As more and more children are being born through ART, research is required to inform about their development and the quality of family life and functioning in these families. The first follow-up study on Jamaican children born through IVF, and their families, was begun in 2009. In this case-control study, data analyses reveal some differences in parents' demographics between children born of natural conception (NC) and those of IVF-assisted birth (IVF). In vitro fertilization-assisted birth parents were more likely to be older, tertiary-educated with professional employment and in married or long-term stable unions. The children of IVF had higher IQ scores than their counterparts but this difference is attributed to parents' occupation and educational level. Some differences were also noted in terms of parents' perception of parenting competency and the impact of having a child on the quality of family life. More of the NC parents (63%) compared to IVF (19%) reported feeling emotionally burdened having had their child but there was no difference between the groups in terms of quality of spousal relationship or dominant use of a parenting style. A paper on this data is being prepared for journal submission.

In addition to producing research that impact health policies and services, part of the Unit's mandate is to demy-stify infertility in a society where childlessness is associated with significant social stigma and causes much emotional trauma. There are those in the Caribbean who believe that involuntary childlessness is caused by dietary habits, the prolonged use of contraceptives, is an act of God, punishment for sins of the past, or is as a result of witchcraft (12). Individuals who are thought to be infertile are generally ostracized and relegated to an inferior status in society and stigmatized with labels such as mule, barren, not really a man and forsaken by God (13). These attitudes are not unique to developing countries. Family physicians in Germany have been accused of being judgmental in attributing childlessness to their patients' personal behaviour or way of life (14). Studies out of the United States of America (USA) have highlighted how the media perpetuate myths that place the blame of infertility on women and their sexual decisions (15). Local research on beliefs about infertility have reported on gender differences in coping with infertility among Jamaican men and women and identified strategies that place women at risk (9).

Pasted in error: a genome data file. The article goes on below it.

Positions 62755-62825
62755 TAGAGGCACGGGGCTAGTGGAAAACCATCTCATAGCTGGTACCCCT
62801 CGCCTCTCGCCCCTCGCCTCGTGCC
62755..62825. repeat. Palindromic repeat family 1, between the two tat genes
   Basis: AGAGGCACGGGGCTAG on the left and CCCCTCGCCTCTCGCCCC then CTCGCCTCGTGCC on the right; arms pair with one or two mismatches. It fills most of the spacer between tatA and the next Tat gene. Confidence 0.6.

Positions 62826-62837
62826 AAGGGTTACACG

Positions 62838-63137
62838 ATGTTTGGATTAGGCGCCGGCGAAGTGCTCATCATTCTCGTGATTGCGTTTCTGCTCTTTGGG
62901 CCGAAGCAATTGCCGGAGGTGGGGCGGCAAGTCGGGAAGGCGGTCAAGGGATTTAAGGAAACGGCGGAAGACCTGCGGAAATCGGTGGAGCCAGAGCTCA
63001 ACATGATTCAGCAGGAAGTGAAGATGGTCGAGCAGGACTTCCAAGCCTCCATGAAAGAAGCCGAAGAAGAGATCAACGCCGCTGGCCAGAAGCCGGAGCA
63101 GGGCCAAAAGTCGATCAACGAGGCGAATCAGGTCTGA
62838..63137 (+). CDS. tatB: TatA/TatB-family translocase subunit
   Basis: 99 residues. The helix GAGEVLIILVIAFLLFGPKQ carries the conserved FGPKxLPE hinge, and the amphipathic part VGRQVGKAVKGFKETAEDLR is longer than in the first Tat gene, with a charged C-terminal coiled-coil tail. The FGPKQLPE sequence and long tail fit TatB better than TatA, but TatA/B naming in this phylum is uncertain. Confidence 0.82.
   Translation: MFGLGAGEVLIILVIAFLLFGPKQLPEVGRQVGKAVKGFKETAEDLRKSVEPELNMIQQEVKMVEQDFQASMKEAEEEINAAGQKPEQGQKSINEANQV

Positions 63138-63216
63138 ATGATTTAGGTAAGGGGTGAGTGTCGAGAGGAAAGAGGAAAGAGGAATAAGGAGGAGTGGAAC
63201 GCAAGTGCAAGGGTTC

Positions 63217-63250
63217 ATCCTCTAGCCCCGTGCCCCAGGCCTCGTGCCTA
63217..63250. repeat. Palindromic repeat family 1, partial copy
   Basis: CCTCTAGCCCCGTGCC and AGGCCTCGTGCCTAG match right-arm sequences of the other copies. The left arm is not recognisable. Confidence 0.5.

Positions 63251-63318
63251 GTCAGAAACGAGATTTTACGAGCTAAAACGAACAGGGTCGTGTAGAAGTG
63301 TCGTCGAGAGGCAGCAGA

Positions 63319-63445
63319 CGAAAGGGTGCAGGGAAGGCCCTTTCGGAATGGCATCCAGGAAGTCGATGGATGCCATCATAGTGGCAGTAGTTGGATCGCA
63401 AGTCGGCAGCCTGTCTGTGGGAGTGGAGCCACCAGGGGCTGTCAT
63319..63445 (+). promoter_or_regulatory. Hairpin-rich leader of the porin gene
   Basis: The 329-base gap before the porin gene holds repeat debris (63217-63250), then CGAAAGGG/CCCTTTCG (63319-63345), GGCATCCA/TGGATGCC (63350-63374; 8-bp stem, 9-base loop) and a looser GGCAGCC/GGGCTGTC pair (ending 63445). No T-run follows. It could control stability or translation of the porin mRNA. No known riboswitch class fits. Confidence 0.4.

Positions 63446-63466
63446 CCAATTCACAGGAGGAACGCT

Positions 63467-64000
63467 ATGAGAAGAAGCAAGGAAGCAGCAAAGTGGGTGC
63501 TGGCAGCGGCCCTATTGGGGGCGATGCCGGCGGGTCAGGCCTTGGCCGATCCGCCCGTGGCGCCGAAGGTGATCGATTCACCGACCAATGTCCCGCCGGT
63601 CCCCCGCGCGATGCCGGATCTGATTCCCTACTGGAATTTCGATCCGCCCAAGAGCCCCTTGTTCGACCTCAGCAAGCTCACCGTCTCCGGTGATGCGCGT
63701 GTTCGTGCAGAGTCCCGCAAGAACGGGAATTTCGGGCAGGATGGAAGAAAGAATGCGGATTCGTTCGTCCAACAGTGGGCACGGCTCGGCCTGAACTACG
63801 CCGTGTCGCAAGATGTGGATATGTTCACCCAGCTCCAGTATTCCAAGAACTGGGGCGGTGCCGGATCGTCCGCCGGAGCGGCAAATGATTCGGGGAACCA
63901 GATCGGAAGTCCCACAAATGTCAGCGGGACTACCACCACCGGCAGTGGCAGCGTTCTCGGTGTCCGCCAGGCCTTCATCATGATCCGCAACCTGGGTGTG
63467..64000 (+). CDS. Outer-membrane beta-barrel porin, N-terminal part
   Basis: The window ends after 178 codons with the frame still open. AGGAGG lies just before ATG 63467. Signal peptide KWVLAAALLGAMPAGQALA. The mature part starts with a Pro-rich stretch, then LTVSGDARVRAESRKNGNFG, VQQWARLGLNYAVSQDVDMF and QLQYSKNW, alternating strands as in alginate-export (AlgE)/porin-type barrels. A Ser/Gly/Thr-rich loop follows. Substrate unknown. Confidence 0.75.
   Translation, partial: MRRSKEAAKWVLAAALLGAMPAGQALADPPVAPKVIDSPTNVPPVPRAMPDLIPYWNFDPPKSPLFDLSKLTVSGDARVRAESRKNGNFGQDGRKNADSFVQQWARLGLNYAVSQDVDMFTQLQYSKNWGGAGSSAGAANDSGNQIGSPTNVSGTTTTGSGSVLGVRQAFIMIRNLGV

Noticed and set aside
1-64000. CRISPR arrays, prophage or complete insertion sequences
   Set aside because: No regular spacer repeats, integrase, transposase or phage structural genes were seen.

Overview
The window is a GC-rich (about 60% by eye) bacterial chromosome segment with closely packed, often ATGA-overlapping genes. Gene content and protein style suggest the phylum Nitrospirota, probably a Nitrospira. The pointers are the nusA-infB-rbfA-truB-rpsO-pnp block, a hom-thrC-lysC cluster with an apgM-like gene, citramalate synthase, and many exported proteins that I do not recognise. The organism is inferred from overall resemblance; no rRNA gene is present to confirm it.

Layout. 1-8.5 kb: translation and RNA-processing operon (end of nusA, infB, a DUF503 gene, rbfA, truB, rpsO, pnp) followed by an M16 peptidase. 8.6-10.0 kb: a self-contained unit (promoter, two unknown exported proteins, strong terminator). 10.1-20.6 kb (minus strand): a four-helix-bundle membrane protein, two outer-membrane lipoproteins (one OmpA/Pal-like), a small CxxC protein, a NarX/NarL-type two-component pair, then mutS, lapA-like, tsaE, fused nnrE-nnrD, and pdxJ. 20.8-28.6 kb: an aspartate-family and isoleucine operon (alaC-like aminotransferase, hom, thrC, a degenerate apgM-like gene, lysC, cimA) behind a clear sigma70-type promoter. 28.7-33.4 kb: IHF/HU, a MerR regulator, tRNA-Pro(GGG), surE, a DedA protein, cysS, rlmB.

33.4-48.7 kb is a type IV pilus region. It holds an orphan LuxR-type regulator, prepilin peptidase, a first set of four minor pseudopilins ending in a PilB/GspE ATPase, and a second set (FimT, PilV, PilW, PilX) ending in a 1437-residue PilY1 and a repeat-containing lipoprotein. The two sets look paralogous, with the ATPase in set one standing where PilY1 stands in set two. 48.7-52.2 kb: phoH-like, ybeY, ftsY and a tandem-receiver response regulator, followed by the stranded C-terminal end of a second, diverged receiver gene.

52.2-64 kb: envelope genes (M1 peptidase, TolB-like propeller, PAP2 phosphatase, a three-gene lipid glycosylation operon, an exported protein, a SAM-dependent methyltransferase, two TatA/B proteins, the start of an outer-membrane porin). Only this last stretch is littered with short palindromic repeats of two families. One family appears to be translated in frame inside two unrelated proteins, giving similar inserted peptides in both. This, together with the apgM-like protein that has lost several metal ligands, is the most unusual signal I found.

Psychological counselling was added to the programme at the HWFMU in 2003. Due to limited resources, one in three couples seeking IVF treatment are counselled, resulting in 371 persons being counselled up to December 2011, in addition to all women registered for egg sharing (n = 65). Counselling sessions are conducted individually and jointly to couples and the aim is to prepare the couples for coping with IVF treatment and its outcome. A 2005 survey (8) on the efficacy of counselling revealed that more than 90% surveyed identified that counselling had (i) allowed them to explore their internal feelings (100%), (ii) provided factual information about IVF (96%) and overall helped to prepare them for the impact of IVF (92%). 'Being able to express concerns and fears to the medical staff' was the least endorsed item (by 80%) and 25% identified that emotional support after IVF treatment was lacking (8).